NHL Western Conference Franchise Notes: Blue Jackets Season Tickets At All-Time Low
Blue Jackets President Mike Priest said that the team’s season-ticket sales "stand at a little over 7,000 as the club prepares to open the shortened NHL season" at the Predators on Saturday. In Columbus, Jeff Bell noted that compares with 8,000 "last season." The 7,000 mark is the "lowest in the history of the Blue Jackets, who made their NHL debut in 2000." The Blue Jackets are offering a "two-for-one ticket offer" for Monday’s home-opener against the Red Wings. But Priest said that future ticket discounts "will be limited to what the team has traditionally offered fans in value packs" (BIZJOURNALS.com, 1/15).
KIND OF BLUE: Blues Owner Tom Stillman, who took control of the franchise in May, said, "There's been all this anticipation. Now we finally get to hold the baby." He added, "I just want our fans to know that we don't take them for granted. We're excited about this team and this season's potential. We feel a lot of things are in place. We have very good people here. But we need our fans. We've never forgotten their role." In St. Louis, Joe Strauss notes the Blues "lost about $20 million last season under league control," and this year breaking even would "be a good outcome." The Blues "suffered only negligible erosion of their season-ticket base, which stands around 11,000 full-season equivalents." The franchise's "narrow fiscal margin precludes it from cutting ticket prices as a giveback" (ST. LOUIS POST-DISPATCH, 1/16).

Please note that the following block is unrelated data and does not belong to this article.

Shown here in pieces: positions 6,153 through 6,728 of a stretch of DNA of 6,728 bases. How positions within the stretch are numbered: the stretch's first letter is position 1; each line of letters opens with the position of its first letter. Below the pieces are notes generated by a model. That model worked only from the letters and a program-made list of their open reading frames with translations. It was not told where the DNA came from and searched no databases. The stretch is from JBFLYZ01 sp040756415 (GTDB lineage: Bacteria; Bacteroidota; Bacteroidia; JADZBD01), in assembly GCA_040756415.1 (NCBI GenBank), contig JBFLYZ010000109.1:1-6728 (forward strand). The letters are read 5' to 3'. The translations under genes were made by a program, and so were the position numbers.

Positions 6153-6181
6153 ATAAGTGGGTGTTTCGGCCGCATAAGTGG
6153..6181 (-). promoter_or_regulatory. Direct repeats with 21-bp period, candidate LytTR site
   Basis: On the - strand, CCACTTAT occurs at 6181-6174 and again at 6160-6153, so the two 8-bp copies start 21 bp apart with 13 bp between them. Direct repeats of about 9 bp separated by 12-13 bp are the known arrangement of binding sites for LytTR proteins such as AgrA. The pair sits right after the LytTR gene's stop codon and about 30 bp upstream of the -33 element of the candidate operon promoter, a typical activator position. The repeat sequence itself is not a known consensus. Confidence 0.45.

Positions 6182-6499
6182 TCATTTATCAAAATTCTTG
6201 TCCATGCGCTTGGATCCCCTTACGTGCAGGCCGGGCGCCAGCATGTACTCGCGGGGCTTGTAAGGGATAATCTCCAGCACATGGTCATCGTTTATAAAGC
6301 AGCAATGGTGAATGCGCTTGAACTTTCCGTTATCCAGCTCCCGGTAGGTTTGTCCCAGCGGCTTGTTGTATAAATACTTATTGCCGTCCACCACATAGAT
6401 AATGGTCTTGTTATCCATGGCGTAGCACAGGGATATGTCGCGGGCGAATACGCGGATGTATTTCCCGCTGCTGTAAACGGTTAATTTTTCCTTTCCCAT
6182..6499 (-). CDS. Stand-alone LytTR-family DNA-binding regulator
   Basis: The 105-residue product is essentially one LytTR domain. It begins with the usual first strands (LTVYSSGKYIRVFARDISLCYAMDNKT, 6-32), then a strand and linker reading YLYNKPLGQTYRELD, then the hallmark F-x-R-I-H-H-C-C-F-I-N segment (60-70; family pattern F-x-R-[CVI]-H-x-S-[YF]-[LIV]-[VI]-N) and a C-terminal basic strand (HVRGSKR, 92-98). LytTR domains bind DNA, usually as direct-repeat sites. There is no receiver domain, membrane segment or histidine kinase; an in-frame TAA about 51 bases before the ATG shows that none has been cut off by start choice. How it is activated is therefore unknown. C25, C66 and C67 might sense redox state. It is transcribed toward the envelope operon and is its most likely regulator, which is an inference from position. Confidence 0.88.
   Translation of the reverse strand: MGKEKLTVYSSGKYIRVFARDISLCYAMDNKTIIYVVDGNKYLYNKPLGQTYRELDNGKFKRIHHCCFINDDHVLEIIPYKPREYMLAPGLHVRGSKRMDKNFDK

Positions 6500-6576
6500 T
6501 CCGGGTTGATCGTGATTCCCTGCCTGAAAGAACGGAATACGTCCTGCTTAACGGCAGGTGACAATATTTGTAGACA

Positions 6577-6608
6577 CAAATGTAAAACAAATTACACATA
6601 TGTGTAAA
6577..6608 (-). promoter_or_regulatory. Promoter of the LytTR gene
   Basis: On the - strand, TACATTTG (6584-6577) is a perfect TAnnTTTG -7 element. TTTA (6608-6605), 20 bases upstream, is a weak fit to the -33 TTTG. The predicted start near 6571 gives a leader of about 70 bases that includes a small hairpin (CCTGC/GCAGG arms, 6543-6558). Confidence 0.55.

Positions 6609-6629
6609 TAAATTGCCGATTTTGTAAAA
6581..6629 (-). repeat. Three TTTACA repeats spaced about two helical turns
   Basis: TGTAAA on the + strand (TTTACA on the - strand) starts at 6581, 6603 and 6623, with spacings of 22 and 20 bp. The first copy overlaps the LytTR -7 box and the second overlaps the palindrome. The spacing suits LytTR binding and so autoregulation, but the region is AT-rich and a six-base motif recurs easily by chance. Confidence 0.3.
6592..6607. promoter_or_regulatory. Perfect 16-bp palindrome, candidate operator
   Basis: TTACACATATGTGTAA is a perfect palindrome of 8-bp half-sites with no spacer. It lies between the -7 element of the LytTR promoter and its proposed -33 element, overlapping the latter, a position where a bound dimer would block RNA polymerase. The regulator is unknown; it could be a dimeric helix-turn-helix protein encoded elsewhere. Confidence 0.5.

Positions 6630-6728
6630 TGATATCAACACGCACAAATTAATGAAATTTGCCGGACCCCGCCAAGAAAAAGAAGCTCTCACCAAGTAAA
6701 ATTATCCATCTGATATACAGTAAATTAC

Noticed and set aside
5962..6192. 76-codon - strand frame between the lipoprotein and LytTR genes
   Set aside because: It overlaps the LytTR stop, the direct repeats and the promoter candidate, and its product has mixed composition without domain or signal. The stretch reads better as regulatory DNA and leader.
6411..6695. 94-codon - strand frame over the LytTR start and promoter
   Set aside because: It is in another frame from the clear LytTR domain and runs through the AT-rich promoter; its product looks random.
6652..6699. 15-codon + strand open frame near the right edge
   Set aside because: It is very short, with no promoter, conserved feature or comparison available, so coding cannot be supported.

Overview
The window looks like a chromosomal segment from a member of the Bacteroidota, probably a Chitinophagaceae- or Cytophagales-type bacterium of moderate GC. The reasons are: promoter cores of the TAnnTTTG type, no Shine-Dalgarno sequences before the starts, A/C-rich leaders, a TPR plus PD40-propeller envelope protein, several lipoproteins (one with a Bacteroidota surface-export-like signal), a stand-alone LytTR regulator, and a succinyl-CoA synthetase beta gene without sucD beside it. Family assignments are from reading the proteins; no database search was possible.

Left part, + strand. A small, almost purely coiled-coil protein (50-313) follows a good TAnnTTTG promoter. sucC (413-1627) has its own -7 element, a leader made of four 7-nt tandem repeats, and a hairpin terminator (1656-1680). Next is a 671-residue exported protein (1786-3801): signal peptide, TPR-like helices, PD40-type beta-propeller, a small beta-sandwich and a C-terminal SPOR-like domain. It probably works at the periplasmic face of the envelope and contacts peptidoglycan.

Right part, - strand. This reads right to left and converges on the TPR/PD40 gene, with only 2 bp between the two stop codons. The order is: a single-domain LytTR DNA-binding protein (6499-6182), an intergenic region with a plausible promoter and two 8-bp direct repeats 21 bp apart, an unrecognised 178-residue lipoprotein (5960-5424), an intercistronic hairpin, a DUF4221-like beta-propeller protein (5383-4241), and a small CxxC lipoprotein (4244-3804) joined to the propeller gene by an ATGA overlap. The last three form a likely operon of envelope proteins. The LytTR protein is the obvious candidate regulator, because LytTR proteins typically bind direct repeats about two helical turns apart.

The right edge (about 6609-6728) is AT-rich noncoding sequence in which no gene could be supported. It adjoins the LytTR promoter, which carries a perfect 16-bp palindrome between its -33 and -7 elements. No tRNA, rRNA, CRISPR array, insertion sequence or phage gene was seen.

SNOW DAYS: In Denver, David Migoya notes the Avalanche are "pushing a variety of ticket promotions to draw back a fan base that once rivaled the league's best." The team said that 90% of last year's season-ticket pool "remained true." Kroenke Sports & Entertainment CMO Kurt Schwartzkopf said that the team will have "an apology letter handed to each fan who attends next Tuesday's home opener," which will be signed by team Owner Stan Kroenke, GM Greg Sherman, coach Joe Sacco and LW Gabriel Landeskog. In addition, tickets to the game are "being offered at a 2-for-1 price -- and season ticket holders can also grab four free additional tickets" (DENVER POST, 1/16).
WHERE THE WILD THINGS ARE: In Minneapolis, Rachel Blount notes the Wild will "stick with its longtime slogan -- Let's Play Hockey -- as the theme for this shortened season." The team will offer "merchandise specials throughout the month, give away T-shirts on Opening Night and award autographed jerseys to selected fans." Season-ticket holders will be offered a 20% discount on "additional single-game tickets through Feb. 28." Wild COO Matt Majka said the team is on course to get back to its peak of 16,500 "very quickly." He added that "no corporate sponsors left, and most season-ticket holders did not ask for refunds for cancelled games; instead, they left their money in the accounts to go toward future tickets" (Minneapolis STAR TRIBUNE, 1/16).
KINGS' RANSOM? In L.A., Lisa Dillman notes ticket prices for Saturday's Blackhawks-Kings game at Staples Center were "starting in the neighborhood of $155," but the game is "sold out, which means the secondary market is surging." AEG COO Kelly Cheeseman said, "Pricing is something we never take lightly, but in most cases I'll tell fans there's lots of options out there when it comes to purchasing Kings tickets." The Kings' season-ticket base is 15,000, and team President of Business Operations Luc Robitaille said that they "lost four accounts during the lockout." Dillman writes one "eye-popping price angering fans for the opener was $600." Cheeseman said, "We only had two that were available at the $600 price at the glass" (L.A. TIMES, 1/16).